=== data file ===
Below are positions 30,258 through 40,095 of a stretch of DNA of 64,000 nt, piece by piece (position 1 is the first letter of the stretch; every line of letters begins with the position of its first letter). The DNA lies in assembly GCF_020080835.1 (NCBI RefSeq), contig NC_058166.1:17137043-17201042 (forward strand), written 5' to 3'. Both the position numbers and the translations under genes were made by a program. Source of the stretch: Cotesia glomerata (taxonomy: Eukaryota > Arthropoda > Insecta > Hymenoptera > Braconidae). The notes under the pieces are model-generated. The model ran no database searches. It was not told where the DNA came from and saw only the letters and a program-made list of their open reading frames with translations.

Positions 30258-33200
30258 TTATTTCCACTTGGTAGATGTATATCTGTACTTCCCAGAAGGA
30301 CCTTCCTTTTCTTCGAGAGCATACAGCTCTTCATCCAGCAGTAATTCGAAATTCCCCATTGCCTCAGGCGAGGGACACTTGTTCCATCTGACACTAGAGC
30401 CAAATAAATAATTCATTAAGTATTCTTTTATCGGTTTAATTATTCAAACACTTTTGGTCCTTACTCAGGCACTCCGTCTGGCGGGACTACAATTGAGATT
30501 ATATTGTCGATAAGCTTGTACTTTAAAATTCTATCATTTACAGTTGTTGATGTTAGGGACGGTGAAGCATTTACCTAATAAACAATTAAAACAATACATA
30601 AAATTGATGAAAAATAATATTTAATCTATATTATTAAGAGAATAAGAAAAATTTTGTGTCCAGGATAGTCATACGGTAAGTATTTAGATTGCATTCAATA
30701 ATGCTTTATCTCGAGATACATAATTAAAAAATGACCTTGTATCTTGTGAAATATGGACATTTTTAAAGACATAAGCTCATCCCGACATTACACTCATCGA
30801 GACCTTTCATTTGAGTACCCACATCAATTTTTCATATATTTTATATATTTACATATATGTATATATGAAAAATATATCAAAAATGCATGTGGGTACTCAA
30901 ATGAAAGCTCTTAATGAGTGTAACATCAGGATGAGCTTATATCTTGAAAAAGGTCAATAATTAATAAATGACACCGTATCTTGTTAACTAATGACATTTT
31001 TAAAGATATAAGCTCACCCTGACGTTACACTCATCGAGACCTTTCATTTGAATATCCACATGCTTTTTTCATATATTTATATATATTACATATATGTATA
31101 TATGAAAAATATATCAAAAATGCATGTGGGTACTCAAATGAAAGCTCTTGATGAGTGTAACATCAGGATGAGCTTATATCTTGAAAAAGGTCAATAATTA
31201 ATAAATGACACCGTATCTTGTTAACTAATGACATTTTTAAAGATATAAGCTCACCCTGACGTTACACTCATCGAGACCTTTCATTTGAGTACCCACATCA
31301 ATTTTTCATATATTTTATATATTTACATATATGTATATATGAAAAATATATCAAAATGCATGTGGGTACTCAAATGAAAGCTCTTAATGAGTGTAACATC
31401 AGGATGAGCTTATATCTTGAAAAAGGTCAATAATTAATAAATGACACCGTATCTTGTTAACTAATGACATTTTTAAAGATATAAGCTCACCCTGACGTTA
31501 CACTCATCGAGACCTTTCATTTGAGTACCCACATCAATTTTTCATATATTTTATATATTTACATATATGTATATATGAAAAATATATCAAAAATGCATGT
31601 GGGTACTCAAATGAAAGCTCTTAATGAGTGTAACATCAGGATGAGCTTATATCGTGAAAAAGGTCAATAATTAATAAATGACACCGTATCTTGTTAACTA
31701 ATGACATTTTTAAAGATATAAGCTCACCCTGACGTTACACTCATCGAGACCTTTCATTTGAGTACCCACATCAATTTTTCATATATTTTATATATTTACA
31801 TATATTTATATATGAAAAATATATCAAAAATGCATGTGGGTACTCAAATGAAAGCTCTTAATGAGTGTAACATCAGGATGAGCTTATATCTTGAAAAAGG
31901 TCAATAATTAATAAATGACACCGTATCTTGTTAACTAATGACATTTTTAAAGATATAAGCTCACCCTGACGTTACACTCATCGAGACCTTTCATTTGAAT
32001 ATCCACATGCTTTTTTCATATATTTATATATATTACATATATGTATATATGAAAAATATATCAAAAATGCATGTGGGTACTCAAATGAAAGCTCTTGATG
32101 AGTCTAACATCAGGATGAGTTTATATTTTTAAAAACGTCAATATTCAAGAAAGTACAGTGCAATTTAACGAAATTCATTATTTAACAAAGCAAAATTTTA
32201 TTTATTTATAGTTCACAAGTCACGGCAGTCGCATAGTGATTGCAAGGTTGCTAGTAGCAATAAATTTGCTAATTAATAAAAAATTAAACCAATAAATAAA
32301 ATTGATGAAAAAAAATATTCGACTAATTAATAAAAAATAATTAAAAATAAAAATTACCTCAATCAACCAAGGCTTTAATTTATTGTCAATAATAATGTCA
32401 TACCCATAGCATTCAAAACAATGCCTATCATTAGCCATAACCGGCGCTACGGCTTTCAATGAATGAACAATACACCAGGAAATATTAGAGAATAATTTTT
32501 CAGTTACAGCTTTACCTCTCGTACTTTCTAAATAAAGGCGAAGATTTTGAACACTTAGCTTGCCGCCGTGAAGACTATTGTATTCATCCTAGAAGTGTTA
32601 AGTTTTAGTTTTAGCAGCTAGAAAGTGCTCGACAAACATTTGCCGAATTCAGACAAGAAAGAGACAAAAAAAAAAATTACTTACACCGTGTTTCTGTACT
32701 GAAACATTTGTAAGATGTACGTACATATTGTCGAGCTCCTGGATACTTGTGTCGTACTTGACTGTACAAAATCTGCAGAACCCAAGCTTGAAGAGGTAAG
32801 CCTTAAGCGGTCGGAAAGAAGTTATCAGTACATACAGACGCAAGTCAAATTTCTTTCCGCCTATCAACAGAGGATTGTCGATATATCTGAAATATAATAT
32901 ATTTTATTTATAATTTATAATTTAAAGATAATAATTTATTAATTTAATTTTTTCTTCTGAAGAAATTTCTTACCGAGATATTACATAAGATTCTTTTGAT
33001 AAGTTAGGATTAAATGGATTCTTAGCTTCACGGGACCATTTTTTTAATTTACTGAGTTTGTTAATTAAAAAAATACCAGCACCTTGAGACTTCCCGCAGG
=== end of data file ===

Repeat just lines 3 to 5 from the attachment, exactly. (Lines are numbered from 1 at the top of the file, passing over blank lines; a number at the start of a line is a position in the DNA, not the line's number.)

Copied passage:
30258 TTATTTCCACTTGGTAGATGTATATCTGTACTTCCCAGAAGGA
30301 CCTTCCTTTTCTTCGAGAGCATACAGCTCTTCATCCAGCAGTAATTCGAAATTCCCCATTGCCTCAGGCGAGGGACACTTGTTCCATCTGACACTAGAGC
30401 CAAATAAATAATTCATTAAGTATTCTTTTATCGGTTTAATTATTCAAACACTTTTGGTCCTTACTCAGGCACTCCGTCTGGCGGGACTACAATTGAGATT